He said quite clearly, too, that this is not about sort of getting rid of the nuclear proliferation, this is not about a nuclear moratorium. This is about denuclearization, baby steps at the moment. This is going to be a very, very long process. So far, it is a process which -- where diplomacy is finally being put ahead of the strident threats and challenges of the last year.

BRIGGS: It would be a monumental win for president Trump. Fool me once, fool me twice, that has long come and gone with Kim Jong-un's father and grandfather. Certainly some skepticism.

Andrew Stevens live for us -- thank you.

ROMANS: About 18 minutes past the hour. Britain's top diplomat, Foreign Secretary Boris Johnson, says the U.K.

would respond robustly if it discovered Russia was behind the suspected poisoning of a former double agent. And Britain's home secretary expected to chair an emergency meeting this morning to discuss this investigation.

CNN's Erin McLaughlin live in Salisbury, England, with more of the mysterious story about a former spy and his daughter apparently poisoned.

ERIN MCLAUGHLIN, CNN INTERNATIONAL CORRESPONDENT: That's right, Christine. We still don't know what happened to 66-year-old Sergei Skripal and his 33-year-old daughter Yulia.

What we do know is that on Sunday, they were found on the park bench just behind me. You see over there, now covered by a police tent. This entire area has been cordoned off, subject to a really intense investigation being led by British counterterrorism authorities.

At this point, they say they do not believe that this was the result of terrorism, but that they are taking the helm because of the unusual circumstances surrounding what happened to them. Circumstances which are now being scrutinized by the highest levels of British government.

And Russia is a focus here because of who Sergei Skripal is. He's a former Russian intelligence operative who was convicted in Russia in 2006, of being a British spy, released in 2010. Now lying in a hospital here in the U.K. in critical condition alongside his daughter -- Christine.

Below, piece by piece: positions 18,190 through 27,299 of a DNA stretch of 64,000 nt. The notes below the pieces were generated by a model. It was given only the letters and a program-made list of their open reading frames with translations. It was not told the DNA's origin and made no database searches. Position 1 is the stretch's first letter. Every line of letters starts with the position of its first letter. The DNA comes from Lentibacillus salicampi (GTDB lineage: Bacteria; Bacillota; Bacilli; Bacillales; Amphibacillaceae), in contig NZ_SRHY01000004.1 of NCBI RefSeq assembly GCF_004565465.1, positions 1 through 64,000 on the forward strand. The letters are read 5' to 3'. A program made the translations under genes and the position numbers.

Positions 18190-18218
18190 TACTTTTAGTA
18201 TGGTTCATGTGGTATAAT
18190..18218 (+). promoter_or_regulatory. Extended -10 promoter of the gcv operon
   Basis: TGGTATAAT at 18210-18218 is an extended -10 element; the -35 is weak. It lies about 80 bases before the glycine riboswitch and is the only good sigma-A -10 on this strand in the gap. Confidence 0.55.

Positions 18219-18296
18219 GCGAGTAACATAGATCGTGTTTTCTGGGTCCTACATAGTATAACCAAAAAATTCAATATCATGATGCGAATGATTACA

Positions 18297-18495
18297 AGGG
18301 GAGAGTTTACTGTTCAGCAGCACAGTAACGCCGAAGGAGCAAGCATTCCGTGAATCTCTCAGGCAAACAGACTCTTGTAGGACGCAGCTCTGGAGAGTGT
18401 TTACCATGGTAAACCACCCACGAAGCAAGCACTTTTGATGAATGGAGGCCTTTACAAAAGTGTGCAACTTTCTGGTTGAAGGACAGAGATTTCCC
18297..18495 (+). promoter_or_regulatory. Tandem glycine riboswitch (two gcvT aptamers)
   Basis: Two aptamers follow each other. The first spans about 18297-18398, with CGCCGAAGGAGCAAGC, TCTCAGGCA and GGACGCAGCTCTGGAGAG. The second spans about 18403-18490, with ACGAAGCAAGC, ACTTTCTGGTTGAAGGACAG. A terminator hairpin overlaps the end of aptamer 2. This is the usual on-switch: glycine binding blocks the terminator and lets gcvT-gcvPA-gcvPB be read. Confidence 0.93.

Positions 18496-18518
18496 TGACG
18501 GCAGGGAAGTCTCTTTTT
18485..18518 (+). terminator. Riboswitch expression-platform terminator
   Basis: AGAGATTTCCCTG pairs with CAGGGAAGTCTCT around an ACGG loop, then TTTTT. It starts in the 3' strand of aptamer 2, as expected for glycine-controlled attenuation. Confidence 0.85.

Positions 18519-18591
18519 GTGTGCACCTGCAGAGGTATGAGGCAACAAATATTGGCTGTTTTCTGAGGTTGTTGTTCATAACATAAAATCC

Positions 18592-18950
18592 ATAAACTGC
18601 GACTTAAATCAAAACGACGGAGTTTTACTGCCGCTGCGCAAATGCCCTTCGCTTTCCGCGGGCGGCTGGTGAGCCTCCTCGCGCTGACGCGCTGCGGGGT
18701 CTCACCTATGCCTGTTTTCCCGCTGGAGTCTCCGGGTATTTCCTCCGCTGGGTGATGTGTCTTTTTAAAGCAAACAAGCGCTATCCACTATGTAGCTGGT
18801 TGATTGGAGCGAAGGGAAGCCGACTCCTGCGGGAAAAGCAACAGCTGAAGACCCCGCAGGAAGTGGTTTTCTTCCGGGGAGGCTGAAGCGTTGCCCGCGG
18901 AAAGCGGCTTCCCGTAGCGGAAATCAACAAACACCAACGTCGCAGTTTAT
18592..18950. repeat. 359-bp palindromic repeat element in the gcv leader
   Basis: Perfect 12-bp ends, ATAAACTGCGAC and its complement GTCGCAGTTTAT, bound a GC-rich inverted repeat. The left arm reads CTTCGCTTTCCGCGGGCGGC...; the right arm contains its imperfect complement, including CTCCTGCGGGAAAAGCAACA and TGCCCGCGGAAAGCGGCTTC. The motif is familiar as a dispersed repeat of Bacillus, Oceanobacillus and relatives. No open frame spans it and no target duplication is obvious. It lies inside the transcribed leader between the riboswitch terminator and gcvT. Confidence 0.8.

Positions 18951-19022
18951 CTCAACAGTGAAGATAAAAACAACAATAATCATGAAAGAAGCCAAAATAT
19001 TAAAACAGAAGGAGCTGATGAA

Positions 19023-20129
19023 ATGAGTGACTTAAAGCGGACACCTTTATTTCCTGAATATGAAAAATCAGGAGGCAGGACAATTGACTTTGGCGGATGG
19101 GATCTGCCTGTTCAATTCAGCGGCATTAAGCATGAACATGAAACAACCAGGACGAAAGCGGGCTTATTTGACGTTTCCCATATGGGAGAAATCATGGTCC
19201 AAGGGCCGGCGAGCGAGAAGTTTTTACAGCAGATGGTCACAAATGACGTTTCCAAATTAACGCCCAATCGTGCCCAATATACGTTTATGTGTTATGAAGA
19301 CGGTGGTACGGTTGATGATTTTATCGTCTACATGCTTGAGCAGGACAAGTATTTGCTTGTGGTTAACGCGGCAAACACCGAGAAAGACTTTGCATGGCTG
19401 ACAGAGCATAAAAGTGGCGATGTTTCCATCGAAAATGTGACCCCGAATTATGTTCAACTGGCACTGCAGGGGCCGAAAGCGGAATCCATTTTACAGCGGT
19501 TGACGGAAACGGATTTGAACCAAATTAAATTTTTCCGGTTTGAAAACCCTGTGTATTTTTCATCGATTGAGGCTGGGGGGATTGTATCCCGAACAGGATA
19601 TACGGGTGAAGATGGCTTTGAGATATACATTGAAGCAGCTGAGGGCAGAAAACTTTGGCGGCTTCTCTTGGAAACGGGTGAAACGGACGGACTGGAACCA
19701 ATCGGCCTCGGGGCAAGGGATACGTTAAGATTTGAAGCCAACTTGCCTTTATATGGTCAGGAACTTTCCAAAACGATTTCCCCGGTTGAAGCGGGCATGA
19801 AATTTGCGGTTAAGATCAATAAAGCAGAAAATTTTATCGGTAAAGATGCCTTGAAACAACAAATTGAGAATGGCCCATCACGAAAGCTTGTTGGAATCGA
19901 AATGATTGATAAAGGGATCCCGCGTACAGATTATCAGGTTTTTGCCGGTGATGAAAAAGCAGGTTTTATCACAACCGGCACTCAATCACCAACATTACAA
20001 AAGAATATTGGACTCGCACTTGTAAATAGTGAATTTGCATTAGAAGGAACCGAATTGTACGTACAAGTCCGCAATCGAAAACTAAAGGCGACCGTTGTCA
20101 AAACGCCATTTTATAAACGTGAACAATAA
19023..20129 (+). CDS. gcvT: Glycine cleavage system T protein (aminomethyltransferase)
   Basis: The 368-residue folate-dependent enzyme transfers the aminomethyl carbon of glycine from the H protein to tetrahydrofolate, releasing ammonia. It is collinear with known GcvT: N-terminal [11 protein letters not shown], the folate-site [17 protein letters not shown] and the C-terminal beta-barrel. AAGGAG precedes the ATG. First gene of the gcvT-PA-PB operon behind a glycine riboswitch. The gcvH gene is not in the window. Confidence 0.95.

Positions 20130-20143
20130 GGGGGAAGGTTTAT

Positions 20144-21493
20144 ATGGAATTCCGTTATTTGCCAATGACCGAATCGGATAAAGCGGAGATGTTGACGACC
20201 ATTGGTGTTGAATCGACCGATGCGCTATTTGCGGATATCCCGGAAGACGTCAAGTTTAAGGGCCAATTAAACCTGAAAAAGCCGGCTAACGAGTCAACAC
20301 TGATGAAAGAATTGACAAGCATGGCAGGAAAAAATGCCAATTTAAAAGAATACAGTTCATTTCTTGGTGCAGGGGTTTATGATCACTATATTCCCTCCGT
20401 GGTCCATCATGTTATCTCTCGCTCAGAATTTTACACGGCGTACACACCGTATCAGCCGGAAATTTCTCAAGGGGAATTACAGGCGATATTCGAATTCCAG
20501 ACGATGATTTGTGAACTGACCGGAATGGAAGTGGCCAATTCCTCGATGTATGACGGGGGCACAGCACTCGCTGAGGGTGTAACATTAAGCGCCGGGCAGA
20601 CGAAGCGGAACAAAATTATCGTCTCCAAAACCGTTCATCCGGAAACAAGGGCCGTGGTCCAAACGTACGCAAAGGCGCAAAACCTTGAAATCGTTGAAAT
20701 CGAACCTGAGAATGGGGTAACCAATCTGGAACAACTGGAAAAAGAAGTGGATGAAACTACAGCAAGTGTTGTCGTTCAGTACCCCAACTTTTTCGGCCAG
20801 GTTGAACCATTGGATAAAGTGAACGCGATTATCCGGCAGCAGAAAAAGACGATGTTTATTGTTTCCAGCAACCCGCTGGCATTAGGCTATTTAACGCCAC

ROMANS: Just a real mystery.

All right. Thank you so much, Erin McLaughlin.

BRIGGS: The Texas primary is done, and Ted Cruz looking ahead to the fall election.


TED CRUZ CAMPAIGN AD: If you're going to run in Texas, you can't be a liberal man, because liberal thought is not the spirit of a lone star man --


BRIGGS: It's not a terrible Alabama impression. Wait until you hear the trick Ted Cruz pulled from the Trump playbook, next.


[05:24:21] BRIGGS: Breaking news overnight. A police officer killed and two other officers injured at a shoot-out at a home in Clinton, Missouri, about 75 miles southeast of Kansas City. The officers came under fire while responding to a 911 call.

The state highway patrol says the suspect barricaded himself inside but was later found dead when the SWAT team entered. Last night's shoot-out happening exactly seven months after another Clinton officer was shot and killed during a traffic stop.

The Texas primary had barely finished when Ted Cruz took an opening shot at his Democratic opponent in the Senate race, Congressman Beto O'Rourke, and it was straight from the Trump playbook.


TED CRUZ CAMPAIGN AD: Liberal Robert wanted to fit in, so he changed his name to Beto and hid it with a grin --


[05:25:06] BRIGGS: A little riff there of the Alabama classic "If You're Gonna Play in Texas."

Those lyrics, though, liberal Robert wanted to fit in seemingly a play on Little Marco or Lyin' Ted Cruz. And Cruz pointed out Beto's real name is Robert, but if you're wondering Ted Cruz's real name is Rafael.

ROMANS: Cruz and O'Rourke won their respective primaries and will square off in November. Democrats are headed to runoffs in three races for Republican-held House seats in districts Hillary Clinton won in 2016. Democratic voter turnout the highest in Texas for a non- presidential primary since 2002.

BRIGGS: The great escape this was not. A police chase in Fairfax County, Virginia, ending when a drunk driving suspect gets out of his car, tries to make a run for it -- but the man forgot the car was still in drive and ended up running himself over. Police say the guy is fine physically but certainly has other problems. This was his third DWI, and he faces a long list of other charges. Other issues, would use that mildly there.

No chaos says the president. The results might say otherwise. A top moderating force is leaving as economic adviser Gary Cohn heads for the exits.

ROMANS: And if you are just waking up in Northeast, get ready for a brutal day, 50 million people under winter weather advisories from New Jersey to Maine.